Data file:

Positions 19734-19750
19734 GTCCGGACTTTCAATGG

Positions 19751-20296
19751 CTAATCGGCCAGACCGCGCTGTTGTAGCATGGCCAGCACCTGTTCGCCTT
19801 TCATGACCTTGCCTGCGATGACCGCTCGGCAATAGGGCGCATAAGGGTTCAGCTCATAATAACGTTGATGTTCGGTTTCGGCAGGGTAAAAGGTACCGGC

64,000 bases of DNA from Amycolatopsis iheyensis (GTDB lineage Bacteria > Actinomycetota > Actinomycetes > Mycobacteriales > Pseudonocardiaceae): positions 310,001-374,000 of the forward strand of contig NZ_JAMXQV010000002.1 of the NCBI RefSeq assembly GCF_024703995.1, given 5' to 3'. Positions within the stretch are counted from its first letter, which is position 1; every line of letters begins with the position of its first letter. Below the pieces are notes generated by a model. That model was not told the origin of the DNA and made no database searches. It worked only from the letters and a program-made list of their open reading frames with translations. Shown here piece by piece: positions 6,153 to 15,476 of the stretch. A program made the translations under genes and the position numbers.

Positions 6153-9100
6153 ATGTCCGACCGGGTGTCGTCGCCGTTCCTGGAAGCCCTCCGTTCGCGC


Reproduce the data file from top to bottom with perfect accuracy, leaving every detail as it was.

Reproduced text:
Positions 19734-19750
19734 GTCCGGACTTTCAATGG

Positions 19751-20296
19751 CTAATCGGCCAGACCGCGCTGTTGTAGCATGGCCAGCACCTGTTCGCCTT
19801 TCATGACCTTGCCTGCGATGACCGCTCGGCAATAGGGCGCATAAGGGTTCAGCTCATAATAACGTTGATGTTCGGTTTCGGCAGGGTAAAAGGTACCGGC

64,000 bases of DNA from Amycolatopsis iheyensis (GTDB lineage Bacteria > Actinomycetota > Actinomycetes > Mycobacteriales > Pseudonocardiaceae): positions 310,001-374,000 of the forward strand of contig NZ_JAMXQV010000002.1 of the NCBI RefSeq assembly GCF_024703995.1, given 5' to 3'. Positions within the stretch are counted from its first letter, which is position 1; every line of letters begins with the position of its first letter. Below the pieces are notes generated by a model. That model was not told the origin of the DNA and made no database searches. It worked only from the letters and a program-made list of their open reading frames with translations. Shown here piece by piece: positions 6,153 to 15,476 of the stretch. A program made the translations under genes and the position numbers.

Positions 6153-9100
6153 ATGTCCGACCGGGTGTCGTCGCCGTTCCTGGAAGCCCTCCGTTCGCGC